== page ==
the package or connector grounds down through the board.

Areas with asymmetric stripline crossing power splits on the distant plane
side of the stripline (the stripline is close to ground.)

In all these regions it is necessary to close the return path loop with
ground vias as described above.  Use the above as a guide to current and
future designs.

best regards,

Scott





Scott McMorrow
Teraspeed® Consulting - A Division of Samtec
16 Stormy Brook Rd
Falmouth, ME 04105
(401) 284-1827 Business
http://www.teraspeed.com

On Thu, Oct 16, 2014 at 3:39 AM, LI Yishan <Yishan.Li@xxxxxxxxxxxxxxxxxxxx>
wrote:

> Hi, Aaditya:
>   According to 3D simulation, ground vias around signal via deeply effect
> high frequency impedance. If your signal is low speed signal, it seems the
> ground vias are not necessary.
>
> Best regards
> Li Yishan
> -----Original Message-----
> From: si-list-bounce@xxxxxxxxxxxxx [mailto:si-list-bounce@xxxxxxxxxxxxx]
> On Behalf Of Havermann, Gert
> Sent: 2014年10月16日 14:59
> To: aaditya.kandibanda@xxxxxxxxx; si-list
> Subject: [SI-LIST] AW: Ground vias around signal via
>
> Aaditya: My opinion is, if we have a proper return path,  they are not
> necessary.
>
> -> As Wolfgang said, GND vias are needed for proper return path because
> without any GND via there will be no proper return path. You don't have to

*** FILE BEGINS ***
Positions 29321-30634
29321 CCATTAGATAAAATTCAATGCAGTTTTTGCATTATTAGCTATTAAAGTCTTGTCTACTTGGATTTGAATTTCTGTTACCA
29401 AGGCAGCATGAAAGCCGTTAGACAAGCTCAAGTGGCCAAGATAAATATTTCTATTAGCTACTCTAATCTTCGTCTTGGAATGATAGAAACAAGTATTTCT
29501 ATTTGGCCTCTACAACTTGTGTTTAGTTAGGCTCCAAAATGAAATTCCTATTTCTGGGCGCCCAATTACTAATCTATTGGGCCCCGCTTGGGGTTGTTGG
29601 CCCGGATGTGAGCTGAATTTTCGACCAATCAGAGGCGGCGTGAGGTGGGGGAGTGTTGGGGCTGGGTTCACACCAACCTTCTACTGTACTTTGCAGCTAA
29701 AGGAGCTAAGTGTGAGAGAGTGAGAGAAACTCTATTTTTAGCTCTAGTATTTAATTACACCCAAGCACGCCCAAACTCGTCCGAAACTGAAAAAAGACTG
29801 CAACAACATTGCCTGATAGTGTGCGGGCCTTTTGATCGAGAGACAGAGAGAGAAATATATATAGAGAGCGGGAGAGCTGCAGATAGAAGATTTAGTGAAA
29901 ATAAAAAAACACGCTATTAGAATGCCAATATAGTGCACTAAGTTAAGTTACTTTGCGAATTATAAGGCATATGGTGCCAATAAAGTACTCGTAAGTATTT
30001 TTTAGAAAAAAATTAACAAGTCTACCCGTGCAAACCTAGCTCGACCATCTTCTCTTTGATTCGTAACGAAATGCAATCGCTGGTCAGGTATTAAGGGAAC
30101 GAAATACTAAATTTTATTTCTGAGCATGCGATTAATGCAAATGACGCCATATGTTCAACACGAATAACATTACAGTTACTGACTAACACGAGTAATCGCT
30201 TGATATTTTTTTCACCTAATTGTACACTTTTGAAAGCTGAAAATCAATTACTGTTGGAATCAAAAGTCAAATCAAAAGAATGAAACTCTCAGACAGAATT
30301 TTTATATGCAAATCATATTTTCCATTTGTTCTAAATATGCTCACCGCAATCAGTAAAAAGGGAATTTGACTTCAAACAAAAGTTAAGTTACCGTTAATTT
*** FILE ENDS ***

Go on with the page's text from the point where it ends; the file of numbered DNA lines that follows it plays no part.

> put multiple of those around the signal via. with proper placement one is
> enough even for very high speeds.
>
> Aaditya: Any situations they are useful other than shielding?
>
> -> Placing many stitching vias doesn't necessarily provide any shielding.
> That’s an old Myth. Take a look at waveguide filters. The placement of
> screws into the dielectric (air) looks and functions very similar to a PCB
> where the energy also travels in the dielectric. Stitching vias can act as
> a filter, meaning that some frequencies are not shielded but guided to the
> outside.
>
> Aaditya: How will they help? When do we need them?
>
> -> As already said, use GND vias to provide a proper GND return. as a rule
> of thumb there should be a return via within the range of 1/8 wavelength
> (Nyquist) to the signal via.
>
> BR
> Gert
>
>
> ----------------------------------------
> Absender ist HARTING Electronics GmbH, Marienwerderstraße 3, D-32339
> Espelkamp; Registergericht: Amtsgericht Bad Oeynhausen; Register-Nr.: HRB
> 8808; Vertretungsberechtigte Geschäftsführer: Dipl.-Kfm. Edgar-Peter
> Düning, Dipl.-Ing. Torsten Ratzmann, Dipl.-Wirtschaftsing. Ralf Martin 
> Klein
>
> -----Ursprüngliche Nachricht-----
> Von: si-list-bounce@xxxxxxxxxxxxx [mailto:si-list-bounce@xxxxxxxxxxxxx]
> Im Auftrag von Aaditya K
> Gesendet: Mittwoch, 15. Oktober 2014 19:42
> An: si-list
> Betreff: [SI-LIST] Ground vias around signal via
>
> Hello Experts,
> I have a question on ground vias placement around signal via.
>
> My opinion is, if we have a proper return path,  they are not necessary.
> Am I correct?
>
> Any situations they are useful other than shielding?
>
> How will they help? When do we need them?
>
> Please help.
>
> Thanks
> Aaditya
>
>